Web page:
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Found 7 results

  1. ErinF

    Mysterious deaths

    Hi! I know this has probably been asked a million times before but my shrimp keep dying and it's truely a mystery and being very new to shrimp keeping I'm hoping someone can help. Sorry this is long, tia! I cycled my 21L tank for 2 months with plants (anubias on driftwood and hair grass with some floating rotala) I use Seachem Prime and Stability. I tested everything and all was fine (we keep fish so I'm not new to water parameters just shrimp) I put in 3 large natives (pictured) and a pack of 10 glass shrimp I ordered from livefish. All of the glass died within the week but the natives (transferred over from my housemates tank) are still thriving and have even shed the other week and grew a little. I feed algae wafers every 3 days and Hikari shrimp cuisine every second. Did a small water change last week (10-15%) and on the weekend put in 2 cherries and 3 glass from an aquarium shop in. One of the cherries is dead and the others except 2 are hiding and I havnt seen them since the first day. I've noticed a few detritus worms on my glass, could it be an oxygen issue? Temp is at 23°c same as housemates tank but the aquarium shop didn't seem to have a heater and livefish sent the glass in bags that arrived cold I floated the bags and let a little of my water in for about 40 mins before setting them free.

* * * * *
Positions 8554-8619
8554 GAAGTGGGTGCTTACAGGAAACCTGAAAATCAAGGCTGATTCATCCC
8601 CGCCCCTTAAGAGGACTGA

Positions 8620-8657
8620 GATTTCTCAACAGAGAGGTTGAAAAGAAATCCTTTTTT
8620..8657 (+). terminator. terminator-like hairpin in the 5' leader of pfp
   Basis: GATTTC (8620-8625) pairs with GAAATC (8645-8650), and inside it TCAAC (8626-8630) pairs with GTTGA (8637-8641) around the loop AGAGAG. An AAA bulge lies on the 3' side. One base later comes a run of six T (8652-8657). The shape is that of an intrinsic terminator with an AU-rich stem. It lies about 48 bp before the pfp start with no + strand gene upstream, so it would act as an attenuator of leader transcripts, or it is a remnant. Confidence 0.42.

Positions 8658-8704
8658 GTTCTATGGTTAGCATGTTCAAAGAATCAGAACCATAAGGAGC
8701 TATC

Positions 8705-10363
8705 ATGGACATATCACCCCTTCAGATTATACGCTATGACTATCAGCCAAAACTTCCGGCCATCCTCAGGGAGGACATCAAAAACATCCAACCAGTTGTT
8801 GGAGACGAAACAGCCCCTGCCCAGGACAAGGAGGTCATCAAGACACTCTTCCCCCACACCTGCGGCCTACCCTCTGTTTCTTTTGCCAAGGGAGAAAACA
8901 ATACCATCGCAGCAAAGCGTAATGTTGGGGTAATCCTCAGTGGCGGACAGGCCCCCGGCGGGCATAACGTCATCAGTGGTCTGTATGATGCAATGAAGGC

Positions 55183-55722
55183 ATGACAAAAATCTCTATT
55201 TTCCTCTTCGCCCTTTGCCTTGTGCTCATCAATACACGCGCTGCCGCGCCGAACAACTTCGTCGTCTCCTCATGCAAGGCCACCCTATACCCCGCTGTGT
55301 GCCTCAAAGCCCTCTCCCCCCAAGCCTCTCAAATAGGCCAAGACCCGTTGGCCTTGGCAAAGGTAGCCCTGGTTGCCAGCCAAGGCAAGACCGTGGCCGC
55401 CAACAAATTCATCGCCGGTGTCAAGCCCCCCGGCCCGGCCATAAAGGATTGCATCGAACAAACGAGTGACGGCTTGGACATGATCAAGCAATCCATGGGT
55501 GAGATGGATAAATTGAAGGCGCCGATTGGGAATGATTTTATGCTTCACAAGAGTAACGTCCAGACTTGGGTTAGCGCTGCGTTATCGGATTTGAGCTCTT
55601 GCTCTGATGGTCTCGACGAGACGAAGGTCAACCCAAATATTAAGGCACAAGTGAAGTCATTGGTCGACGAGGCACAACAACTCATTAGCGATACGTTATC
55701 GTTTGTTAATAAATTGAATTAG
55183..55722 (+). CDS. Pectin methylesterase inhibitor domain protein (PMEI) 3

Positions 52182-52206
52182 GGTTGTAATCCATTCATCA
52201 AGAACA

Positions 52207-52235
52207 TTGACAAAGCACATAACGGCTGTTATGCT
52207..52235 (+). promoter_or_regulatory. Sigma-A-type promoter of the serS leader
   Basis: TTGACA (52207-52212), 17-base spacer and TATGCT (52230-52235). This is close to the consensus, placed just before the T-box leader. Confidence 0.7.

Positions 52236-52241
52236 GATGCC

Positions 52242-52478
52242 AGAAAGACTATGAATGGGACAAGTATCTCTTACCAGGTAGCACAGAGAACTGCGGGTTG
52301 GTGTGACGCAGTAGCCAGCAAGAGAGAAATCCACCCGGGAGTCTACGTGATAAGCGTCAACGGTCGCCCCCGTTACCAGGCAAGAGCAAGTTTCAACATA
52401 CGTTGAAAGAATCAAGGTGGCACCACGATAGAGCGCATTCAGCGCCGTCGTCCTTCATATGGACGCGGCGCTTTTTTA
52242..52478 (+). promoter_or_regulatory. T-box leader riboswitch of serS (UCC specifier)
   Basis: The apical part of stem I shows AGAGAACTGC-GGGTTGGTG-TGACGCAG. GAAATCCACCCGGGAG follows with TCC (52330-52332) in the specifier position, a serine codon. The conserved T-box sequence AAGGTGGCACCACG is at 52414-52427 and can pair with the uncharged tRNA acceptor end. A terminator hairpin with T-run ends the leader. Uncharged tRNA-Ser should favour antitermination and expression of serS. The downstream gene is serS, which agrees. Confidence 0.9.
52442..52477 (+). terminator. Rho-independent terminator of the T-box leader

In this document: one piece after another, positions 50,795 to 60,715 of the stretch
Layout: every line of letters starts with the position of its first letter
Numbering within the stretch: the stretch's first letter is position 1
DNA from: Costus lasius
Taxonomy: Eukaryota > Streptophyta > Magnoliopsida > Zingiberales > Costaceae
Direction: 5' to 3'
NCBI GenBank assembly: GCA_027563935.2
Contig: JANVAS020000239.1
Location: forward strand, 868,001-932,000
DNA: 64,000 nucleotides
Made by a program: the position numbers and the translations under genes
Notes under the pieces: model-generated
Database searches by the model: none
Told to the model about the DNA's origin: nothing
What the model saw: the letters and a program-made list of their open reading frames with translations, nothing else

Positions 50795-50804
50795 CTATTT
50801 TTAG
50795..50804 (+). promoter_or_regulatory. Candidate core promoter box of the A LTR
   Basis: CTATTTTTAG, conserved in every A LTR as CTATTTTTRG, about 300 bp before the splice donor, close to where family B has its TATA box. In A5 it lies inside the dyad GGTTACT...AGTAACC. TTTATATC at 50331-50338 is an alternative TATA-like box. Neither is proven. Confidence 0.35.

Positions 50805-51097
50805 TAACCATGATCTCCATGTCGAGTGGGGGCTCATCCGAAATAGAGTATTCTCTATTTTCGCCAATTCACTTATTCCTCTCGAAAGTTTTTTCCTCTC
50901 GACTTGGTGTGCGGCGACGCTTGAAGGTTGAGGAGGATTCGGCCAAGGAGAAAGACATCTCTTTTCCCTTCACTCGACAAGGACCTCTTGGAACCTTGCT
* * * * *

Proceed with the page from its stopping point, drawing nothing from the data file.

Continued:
2. layfishies


    Hi all,I'm relatively recent to fish and shrimp keeping. I'm a freshwater ecologist in my day job, but only got around to keeping the fish and shrimp In the last 12 months.And now I've got 4 tanks and I'm wondering if my wife will notice if I add another!I've got a 215L Aquaone 980 heavily planted (DIY CO2) community tank in our living area (pearl gourami, kribensis, ottos, hengeli raspboras, Cardinal tetras and Cory sterbai).I kitted out the walls of our garage a few years back with about 10m of floor to ceiling storage racks to keep things tidy. Only now it's being converted to a fish den. In the garage I've got 2x 2ft tanks and a 40L quarantine tank.One of the 2ft tanks is heavily planted with DIY CO2 and 22W LEDS. It's got RCS in it at the moment and some Neon Tetras. The other 2ft tank is being prepared for CRS.And finally the 40L quarantine tank currently has 5 native long arm shrimp in it (Macrobrachium australiense). But they are absolute assassins (the victims so far include 4 neon tetras, 2 barbs, and one black widow tetra) and are about to be sold off to a good home. CheersPaul
  3. After doing some species counts I was pretty surprised at how many native shrimp I currently have. First is what I am assuming are local grass shrimp, which I easily catch with macrobachium, just the macros I tend to put back in the wild rather than keep. Then there are Riffle shrimp Chameleon shrimp Darwin Red Nose Shrimp Darwin Algae Shrimp Typhus Shrimp And a large macrobachium looking shrimp that I have never formally identified. I did have the other type of Red nose shrimp that doesn't breed in fresh water which I think has now died out in my tanks. I did have Barney Springs shrimp which I think have either since died out or are disguising themselves in with the Blackmores. The zebras I had I know sadly died out. I also have some native snails which I am pretty chuffed with and then some native fish such as Threadfin rainbows, spotted blue eyes, Pacific Blue eyes, locally caught rainbows and Streets Creek rainbows, pygmy rainbows and in the back pond I am pretty sure their are still come purple spot gudgeons. Never did I think I would end up with so many natives and still be on the hunt for some other elusive natives like some local Rhads.
  4. kizshrimp

    Red Paratya